Personally, Islam makes no more sense to me than any other religion. (I find every claim to reveal and define the transcendent as incomprehensible as the next.) But as the citizen of a nation that protects my liberty of thought and my freedom of expression, the freedom of Muslims to practice their faith and tradition is ultimately inseparable from my freedom, too.
And this brings me to Friday. The same day that an American president was inaugurated who had campaigned on a proposal to ban Muslims from entering America, I found myself sitting in a room with a few hundred people from my city, most of whom seemed to identify with local mosques. The question, “What is happening to the world?” hung palpably in the auditorium.
Ramadan’s talk was titled Creating Thriving Societies in Troubling Times. His thesis: embedded in the core of every ideology, philosophy, culture, and religion is a single, underlying ambition: peace. This animating, common principle is the hope of living in peace with one’s self and with the outside world. Ramadan calls it the ‘intimate universal.’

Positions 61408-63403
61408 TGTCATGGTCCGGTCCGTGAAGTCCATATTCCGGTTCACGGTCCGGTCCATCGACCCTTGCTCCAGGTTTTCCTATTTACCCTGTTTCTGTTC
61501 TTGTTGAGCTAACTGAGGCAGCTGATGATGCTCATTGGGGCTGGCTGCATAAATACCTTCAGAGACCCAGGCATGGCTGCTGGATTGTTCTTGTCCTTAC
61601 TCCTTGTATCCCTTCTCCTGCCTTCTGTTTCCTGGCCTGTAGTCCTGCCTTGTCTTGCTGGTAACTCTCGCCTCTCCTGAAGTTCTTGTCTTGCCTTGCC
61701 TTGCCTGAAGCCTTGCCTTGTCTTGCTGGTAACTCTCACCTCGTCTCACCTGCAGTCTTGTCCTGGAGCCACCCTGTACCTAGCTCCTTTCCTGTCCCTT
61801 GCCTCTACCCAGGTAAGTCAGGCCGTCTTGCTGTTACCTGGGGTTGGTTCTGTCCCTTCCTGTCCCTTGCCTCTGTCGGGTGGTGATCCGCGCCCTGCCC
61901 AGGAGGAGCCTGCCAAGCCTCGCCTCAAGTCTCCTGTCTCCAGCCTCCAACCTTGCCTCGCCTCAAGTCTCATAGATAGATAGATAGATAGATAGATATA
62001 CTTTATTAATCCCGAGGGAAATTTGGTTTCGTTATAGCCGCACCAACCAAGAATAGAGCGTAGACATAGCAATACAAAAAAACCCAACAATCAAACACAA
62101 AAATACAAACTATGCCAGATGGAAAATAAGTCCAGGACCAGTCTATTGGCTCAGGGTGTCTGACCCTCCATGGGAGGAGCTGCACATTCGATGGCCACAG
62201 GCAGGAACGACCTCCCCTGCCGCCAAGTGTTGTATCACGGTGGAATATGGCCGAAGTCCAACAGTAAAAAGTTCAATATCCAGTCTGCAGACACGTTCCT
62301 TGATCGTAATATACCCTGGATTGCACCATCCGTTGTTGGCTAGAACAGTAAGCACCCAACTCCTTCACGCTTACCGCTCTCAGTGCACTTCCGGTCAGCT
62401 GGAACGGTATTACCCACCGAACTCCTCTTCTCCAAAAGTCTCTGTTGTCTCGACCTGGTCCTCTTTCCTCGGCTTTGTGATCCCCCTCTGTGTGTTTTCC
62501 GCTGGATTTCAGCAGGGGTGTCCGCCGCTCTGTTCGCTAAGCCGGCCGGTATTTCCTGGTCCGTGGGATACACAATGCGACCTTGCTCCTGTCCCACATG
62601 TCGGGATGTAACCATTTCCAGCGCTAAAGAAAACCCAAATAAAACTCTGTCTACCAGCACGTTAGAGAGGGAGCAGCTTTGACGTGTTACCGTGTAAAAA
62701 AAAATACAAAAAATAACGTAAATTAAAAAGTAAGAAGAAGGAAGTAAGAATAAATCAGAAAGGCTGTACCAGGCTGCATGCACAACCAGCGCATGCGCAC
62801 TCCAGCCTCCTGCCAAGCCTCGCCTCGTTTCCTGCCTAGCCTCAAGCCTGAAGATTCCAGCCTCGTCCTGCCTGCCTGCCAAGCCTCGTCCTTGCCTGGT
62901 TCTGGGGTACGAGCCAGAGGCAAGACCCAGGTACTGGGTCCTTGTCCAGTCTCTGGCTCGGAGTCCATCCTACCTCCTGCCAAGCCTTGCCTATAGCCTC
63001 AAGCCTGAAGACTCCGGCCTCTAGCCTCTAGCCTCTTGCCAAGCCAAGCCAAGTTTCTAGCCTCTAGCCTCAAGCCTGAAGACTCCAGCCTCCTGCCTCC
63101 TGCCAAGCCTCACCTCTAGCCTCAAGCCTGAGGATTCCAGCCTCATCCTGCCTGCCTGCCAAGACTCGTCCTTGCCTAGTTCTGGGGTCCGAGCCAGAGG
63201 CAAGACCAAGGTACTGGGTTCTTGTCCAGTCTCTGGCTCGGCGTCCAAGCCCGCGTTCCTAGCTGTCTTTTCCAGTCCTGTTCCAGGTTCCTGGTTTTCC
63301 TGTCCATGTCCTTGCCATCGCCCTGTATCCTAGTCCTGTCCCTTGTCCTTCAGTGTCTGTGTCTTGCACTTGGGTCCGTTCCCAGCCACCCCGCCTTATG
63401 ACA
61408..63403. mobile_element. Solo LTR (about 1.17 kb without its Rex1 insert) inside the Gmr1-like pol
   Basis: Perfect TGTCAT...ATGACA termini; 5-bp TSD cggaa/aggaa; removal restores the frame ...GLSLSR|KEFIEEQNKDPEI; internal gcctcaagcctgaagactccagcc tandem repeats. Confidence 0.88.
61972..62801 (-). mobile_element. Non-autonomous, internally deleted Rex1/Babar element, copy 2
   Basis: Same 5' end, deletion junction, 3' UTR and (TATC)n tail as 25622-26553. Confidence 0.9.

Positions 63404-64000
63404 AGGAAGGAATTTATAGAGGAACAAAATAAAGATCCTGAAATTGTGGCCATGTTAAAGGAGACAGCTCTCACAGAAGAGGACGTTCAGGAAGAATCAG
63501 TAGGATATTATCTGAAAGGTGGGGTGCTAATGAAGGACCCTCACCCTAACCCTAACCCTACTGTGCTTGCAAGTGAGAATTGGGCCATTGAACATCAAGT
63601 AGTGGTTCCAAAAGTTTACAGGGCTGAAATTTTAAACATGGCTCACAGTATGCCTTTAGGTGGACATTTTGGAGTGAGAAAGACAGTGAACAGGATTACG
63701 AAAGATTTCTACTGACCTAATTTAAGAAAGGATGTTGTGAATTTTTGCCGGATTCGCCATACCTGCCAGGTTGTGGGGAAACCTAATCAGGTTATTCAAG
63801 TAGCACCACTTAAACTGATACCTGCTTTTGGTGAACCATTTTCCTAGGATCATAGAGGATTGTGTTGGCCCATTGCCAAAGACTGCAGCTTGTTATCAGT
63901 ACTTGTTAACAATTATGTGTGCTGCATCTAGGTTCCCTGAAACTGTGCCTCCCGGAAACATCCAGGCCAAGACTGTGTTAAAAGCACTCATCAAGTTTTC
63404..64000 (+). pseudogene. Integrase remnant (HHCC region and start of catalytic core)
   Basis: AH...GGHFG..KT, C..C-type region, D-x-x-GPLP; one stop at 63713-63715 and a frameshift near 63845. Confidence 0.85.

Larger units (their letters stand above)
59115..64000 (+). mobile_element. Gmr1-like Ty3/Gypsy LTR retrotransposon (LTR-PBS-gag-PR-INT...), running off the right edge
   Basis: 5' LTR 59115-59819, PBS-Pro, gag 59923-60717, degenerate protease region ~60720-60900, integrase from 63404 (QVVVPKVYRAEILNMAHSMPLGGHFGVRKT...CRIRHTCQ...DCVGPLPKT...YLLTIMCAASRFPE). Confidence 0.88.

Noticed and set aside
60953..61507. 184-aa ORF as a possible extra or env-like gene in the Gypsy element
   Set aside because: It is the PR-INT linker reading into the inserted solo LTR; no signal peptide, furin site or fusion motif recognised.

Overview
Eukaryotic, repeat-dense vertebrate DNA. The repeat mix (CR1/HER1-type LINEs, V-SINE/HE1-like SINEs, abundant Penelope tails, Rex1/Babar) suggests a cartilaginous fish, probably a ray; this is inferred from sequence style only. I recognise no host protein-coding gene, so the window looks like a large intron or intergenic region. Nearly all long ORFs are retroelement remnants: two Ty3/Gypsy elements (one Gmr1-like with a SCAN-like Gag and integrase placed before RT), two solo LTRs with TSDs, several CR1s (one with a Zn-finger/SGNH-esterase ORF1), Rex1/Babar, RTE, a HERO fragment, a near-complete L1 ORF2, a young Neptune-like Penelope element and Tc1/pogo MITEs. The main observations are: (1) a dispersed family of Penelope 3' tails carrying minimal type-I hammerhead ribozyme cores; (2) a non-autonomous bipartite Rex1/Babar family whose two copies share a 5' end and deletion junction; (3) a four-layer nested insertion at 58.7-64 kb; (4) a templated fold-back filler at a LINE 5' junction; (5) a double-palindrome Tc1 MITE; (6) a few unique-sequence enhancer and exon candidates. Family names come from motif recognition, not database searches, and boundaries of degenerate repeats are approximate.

The idea here is that Tariq Ramadan (a Muslim) and myself (a person who can’t make any sense of beliefs in unfalsifiable deities) still share something essential in common. At the end of our respective logic trails, we end up aiming in the same destination: a desire for peace within ourselves and our world.
What gets us into trouble is ‘othering’: failing to recognize the common humanity — the ‘intimate universal’ — in one another. When a population fails to acknowledge the humanity of another population, the certain result is victimhood: they took our jobs; they are changing our society; they don’t follow our customs; they, them, those people… At scale, like a virus, this attitude snowballs into populism. “Populism is victimhood,” says Ramadan. And such mass victimhood manifests itself in a agenda to oppress, silence, and control someone else — specifically another group of someones.
I certainly don’t believe in Ramadan’s religion, but I do share his belief that living in peace does not require us all to share the same beliefs.
The alternative is terrifying.